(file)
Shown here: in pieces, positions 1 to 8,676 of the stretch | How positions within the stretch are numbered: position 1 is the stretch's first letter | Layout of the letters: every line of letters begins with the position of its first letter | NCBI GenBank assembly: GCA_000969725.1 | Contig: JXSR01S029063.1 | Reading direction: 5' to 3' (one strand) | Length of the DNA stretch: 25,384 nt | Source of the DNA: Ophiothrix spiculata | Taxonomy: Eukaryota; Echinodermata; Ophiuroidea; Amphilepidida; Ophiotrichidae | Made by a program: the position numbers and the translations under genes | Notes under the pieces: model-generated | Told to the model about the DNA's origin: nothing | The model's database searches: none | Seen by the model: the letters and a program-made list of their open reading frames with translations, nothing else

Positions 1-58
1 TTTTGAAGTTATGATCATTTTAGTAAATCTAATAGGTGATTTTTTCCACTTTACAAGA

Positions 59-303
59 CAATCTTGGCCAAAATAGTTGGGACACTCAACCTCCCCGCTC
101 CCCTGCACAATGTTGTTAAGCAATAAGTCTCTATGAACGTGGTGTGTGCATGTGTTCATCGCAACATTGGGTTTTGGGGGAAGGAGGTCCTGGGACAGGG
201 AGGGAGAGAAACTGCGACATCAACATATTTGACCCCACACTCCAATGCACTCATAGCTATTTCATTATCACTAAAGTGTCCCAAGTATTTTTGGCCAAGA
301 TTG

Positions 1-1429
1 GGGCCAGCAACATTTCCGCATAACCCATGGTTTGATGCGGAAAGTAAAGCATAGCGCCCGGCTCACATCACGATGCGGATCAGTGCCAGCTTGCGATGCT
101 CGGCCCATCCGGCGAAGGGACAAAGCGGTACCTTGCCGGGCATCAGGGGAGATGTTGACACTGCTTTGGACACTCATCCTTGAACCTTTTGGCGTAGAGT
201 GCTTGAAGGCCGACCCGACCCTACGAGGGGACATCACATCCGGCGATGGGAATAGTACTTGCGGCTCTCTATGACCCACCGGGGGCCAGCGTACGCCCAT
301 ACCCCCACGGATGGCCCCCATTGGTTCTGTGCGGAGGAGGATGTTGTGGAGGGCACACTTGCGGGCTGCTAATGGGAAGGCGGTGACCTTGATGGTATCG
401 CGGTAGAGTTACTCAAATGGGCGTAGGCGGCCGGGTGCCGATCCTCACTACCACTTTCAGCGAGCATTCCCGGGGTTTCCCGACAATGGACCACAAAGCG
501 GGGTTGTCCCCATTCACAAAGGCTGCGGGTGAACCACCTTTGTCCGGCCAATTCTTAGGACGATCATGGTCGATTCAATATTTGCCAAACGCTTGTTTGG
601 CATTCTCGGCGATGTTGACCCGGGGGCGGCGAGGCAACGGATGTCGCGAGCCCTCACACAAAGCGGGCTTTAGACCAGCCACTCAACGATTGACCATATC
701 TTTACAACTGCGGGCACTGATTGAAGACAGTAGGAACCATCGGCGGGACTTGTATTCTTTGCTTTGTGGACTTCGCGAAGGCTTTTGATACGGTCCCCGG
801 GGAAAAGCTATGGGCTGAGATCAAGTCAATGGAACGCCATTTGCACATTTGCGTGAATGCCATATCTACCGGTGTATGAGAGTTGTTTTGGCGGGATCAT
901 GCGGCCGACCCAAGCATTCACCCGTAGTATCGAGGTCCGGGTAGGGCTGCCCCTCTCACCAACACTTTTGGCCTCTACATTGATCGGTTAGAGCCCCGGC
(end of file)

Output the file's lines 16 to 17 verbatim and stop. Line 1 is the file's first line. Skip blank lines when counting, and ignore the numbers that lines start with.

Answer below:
601 CATTCTCGGCGATGTTGACCCGGGGGCGGCGAGGCAACGGATGTCGCGAGCCCTCACACAAAGCGGGCTTTAGACCAGCCACTCAACGATTGACCATATC
701 TTTACAACTGCGGGCACTGATTGAAGACAGTAGGAACCATCGGCGGGACTTGTATTCTTTGCTTTGTGGACTTCGCGAAGGCTTTTGATACGGTCCCCGG